|Ministry of Mines and Mining Development|
The Zimbabwe School of Mines is a mining school in Zimbabwe that provides a higher education qualification in mining providing competency-based training for high calibre, hands-on technicians. The school is located in Killarney, Bulawayo and was opened in the 1926. Zimbabwe School of Mines mainly offers qualification in National Diploma and Higher National Diploma in the following areas of Mining, Mine Geology, Mine Ventilation & Environmental Engineering, Mine Survey, Mineral Processing & Extractive Metallurgy and Metallurgical Assaying. The curriculum constantly is revised and updated with help from partner mining companies in Zimbabwe and Southern Africa.
The Zimbabwe School of Mines was formed by a Presidential Charter in 1994 but had been in existence since 1926 operating from Gifford High School premises. The headmaster of Gifford High School Mr. P.H. Gifford with other like minded gentlemen incepted the Bulawayo Technical School in 1927 with a total of 39 students. The School of Mines was then moved from Gifford High School to be under the Bulawayo Technical School in 1934. The establishment of a Mining Department at the Bulawayo Technical School was a result of the deliberations of a Special Committee appointed by the then Minister of Mines. A committee was the mandated ‘to consider the best means of affording technical education and practical training for youths who wished to enter the Mining Industry.’ The scheme also received approval from the then Rhodesia Chamber of Mines, which at that time was headquartered in Bulawayo. The Chamber of Mines ‘considered the move as a necessary provision of technical training for youths for one of the most important industries in the country’. Mr. Roland Starkey, who was the Mining Representative of the school in 1934 prepared a roadmap for starting of “the School of Mines” which later became the fully-fledged Mining Department in 1936.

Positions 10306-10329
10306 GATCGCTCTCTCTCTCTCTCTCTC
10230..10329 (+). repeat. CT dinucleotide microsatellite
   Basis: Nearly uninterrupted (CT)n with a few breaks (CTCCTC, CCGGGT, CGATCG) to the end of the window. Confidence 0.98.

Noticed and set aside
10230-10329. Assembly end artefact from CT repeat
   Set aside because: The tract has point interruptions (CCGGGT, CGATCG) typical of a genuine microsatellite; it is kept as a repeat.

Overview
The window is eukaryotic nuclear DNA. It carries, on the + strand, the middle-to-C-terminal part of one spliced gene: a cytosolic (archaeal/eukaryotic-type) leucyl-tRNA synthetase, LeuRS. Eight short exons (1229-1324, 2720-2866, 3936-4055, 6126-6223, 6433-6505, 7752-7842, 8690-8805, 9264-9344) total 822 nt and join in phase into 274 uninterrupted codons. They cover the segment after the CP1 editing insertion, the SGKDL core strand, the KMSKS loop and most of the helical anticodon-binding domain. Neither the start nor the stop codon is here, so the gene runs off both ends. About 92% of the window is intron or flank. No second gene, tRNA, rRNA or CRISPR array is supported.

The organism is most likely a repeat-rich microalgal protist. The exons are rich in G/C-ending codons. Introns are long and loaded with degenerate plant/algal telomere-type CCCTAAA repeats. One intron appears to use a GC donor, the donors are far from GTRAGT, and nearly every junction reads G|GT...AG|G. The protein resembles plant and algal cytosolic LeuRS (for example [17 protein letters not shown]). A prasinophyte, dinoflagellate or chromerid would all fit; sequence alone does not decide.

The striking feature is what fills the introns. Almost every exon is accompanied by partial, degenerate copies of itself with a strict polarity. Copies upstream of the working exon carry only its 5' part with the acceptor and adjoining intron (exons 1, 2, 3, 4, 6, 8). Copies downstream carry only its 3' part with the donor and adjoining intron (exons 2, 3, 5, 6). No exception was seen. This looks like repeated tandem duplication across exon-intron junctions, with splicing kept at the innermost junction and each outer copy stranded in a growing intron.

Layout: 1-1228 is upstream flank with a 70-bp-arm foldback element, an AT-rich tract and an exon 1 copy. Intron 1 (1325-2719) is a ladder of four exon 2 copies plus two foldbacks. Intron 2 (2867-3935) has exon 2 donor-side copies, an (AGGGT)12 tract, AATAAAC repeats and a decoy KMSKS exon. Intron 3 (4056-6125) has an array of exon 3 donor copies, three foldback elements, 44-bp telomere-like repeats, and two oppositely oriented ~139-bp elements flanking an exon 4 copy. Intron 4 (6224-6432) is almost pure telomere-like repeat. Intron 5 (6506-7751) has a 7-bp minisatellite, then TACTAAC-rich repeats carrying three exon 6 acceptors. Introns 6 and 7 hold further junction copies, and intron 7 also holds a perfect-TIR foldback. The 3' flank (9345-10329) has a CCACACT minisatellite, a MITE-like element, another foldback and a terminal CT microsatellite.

Quote from the Editorial of the Technical School Magazine of November 1934 about the Mining school: “The intention is to provide a measure of theoretical and practical training for boys and youths who intend to take mining as a career, or who are already engaged in the industry, in order that they shall better equip themselves for their life’s work. The beginning will be on modest scale, but the full scheme is flexible, and has been so thought out that it will be possible later to build on the foundations thus provide a recognised School of Mines.” Over the years the Bulawayo Technical School experienced growth and became a Technical College in 1952, then a Polytechnic in 1988.
In 1994 The Zimbabwe School of Mines moved to the current premises in Killarney after obtaining its own Presidential Charter to run as a separate entity.